mutual fund underperformance study.

Discussion in 'Wall St. News' started by Free Thinker, Apr 4, 2006.


    Executive Summary
    The mutual fund industry systematically and significantly overstates fund performance in a way that
    falsely makes actively managed mutual funds occasionally look competitive with indexes. When the
    little-understood “survivor bias” factor is taken into account, actively managed mutual funds in all
    nine of the Morningstar Principia® “style boxes” lagged their related indexes from 1995-2004. In all
    but one of the 42 narrower Morningstar fund categories, the survivor bias effect worked to inflate fund
    returns. The analysis shows that the purging of the weakest funds from the Morningstar database
    boosted apparent returns on average by 1.6 percent per year over the 10-year period.
    “Survivor bias” is a kind of grade inflation for mutual funds that occurs when the funds with the worst
    performance are made to disappear from the database while strong performers move forward. The
    result: skewed performance numbers that make the remaining active managers look better since poor
    performers vanish before they can drag down the overall performance numbers for the indexes.
    Very few investors know about survivor bias, but it should be a major concern. For example, over the
    10-year period studied, the Mid Blend category returned a whopping cumulative 72 percent less than
    Morningstar data would suggest. The Corporate High Quality Fund category demonstrated the least
    survivor bias with 0.4% cumulative return difference. The largest evidence of survivor bias exists in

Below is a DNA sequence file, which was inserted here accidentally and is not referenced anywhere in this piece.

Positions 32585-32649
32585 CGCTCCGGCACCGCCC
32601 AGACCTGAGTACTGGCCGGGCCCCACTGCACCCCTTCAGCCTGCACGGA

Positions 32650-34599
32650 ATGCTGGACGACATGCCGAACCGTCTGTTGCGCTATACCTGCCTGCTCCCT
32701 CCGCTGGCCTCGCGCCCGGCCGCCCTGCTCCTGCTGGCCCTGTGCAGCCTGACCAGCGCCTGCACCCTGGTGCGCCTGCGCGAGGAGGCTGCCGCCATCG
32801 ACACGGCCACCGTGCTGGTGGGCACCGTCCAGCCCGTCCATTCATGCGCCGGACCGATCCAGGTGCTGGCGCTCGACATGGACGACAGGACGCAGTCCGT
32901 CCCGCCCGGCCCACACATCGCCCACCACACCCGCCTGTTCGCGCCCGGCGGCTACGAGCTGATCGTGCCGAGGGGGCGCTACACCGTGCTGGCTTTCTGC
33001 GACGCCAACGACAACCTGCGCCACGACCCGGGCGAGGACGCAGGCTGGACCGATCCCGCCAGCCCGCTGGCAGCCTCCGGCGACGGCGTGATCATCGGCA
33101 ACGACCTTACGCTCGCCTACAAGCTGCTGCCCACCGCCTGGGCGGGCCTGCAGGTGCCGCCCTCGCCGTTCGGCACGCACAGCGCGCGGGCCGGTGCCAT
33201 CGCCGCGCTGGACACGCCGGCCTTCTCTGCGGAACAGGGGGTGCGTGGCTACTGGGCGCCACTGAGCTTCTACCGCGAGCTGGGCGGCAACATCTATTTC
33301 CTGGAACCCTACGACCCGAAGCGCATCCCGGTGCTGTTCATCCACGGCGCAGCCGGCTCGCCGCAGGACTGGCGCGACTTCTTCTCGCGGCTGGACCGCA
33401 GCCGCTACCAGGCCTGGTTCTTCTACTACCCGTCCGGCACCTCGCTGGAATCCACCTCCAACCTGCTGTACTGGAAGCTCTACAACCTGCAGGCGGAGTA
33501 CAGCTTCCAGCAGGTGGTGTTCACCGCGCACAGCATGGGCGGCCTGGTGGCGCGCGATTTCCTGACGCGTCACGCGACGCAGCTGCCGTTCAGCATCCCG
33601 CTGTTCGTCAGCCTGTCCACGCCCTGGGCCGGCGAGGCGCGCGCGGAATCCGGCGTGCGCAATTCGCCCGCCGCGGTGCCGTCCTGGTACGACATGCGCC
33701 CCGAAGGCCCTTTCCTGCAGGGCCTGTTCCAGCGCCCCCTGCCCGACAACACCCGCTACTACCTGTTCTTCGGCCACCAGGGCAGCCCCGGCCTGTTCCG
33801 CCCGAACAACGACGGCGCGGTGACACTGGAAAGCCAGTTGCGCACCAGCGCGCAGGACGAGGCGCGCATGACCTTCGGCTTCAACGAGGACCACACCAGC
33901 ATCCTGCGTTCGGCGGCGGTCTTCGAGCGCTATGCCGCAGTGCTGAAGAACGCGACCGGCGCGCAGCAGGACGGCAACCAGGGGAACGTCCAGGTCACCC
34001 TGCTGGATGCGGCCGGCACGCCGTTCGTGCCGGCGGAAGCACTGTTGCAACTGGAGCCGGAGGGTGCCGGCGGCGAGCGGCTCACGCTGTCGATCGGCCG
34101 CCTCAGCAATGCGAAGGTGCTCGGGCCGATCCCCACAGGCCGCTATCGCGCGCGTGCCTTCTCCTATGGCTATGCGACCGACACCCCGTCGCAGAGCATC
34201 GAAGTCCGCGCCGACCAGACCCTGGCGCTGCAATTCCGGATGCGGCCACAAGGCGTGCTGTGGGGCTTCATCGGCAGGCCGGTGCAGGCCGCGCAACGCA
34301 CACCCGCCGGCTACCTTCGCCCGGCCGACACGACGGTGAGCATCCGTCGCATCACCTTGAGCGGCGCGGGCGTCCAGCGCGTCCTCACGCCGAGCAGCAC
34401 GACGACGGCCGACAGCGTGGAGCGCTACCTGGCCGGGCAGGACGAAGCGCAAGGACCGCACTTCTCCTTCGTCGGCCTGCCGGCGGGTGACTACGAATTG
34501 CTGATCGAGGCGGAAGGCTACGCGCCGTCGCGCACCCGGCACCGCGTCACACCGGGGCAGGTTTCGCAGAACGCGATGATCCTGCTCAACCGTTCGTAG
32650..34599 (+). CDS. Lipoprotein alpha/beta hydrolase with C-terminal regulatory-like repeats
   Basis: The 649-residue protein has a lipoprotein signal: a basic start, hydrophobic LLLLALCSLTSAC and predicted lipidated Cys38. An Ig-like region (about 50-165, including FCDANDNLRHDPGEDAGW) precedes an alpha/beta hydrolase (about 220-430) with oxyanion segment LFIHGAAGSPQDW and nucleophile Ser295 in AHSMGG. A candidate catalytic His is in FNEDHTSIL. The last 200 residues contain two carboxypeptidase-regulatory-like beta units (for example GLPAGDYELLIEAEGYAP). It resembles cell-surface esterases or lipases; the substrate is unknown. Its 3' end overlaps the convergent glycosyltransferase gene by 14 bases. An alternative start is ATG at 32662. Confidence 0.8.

the Aggressive Growth Fund category at 116%.
  2. Not only that...
    Companies start up 10 mutual funds and then shut/merge the 5 worst performers...
    Leaving them with only outperforming funds.

    And in the offshore, unregulated world of hedge funds...
    Almost any form of market/fund manipulation is practiced.

    An oversimplified example... assuming fee 2% of assets and 20% of profits:

    Start Fund A with $10 million.
    Start Fund B with $10 million.

    Artfully transfer 50% of assets from B to A over 12 months.

    Fund A now $15 million... 50% return
    Fund B now $5 million... -50% return.

    Manager get 200K + 1000K fees from Fund A.

    Manager get about 150K fees from Fund B...
    Probably charge the "investors" a big fee for early withdrawal...
    Then shut down Fund B.

    These guys now have one fund that's up 50%...
    And have collected > 1350K in fees...
    Just by transferring assets between 2 funds.

    This happens all the time.
    The people doing it are probably also running a "Hedge Fund Rating" site...
    And heavily promoting Fund A.

    Caveat Emptor.


    :cool: :cool: :cool:
  3. jerryz


    how do you artfully move the money between the two funds?

  4. I can't believe you have to ask...
    After Enron and Refco on US soil.

    I'm sure there are 100 artful ways.

    The most basic way is to trade something fairly illiquid...
    Like the Units of another Hedge Fund or Fund of Funds...
    So you are both bid/ask...
    And you are effectively transfering the big spread from one account to the other.

    You can create endless entities like LPs or offshore hedge funds...
    And manufacture custom securities that can do whatever job is required.

    This is "regulated" by Gibraltar or some Indian Reservation or not at all.
    And with the non-disclosure agreements the "investor" signed in his greed to get 50% return...
    He is not entiltled to know exactly what is in the fund anyway.

    If Jim Rogers can lose $160 million via Refco...
    Just imagine the trouble an unsophisticated, drugged up rich kid can get himself into.


    :cool: :cool: :cool:
  5. sounds like a great way to launder money too
  6. cheeks



    One fund is long futures the other is short.

    Actually, scaringly easy.
  7. jerryz


    tell us more about this.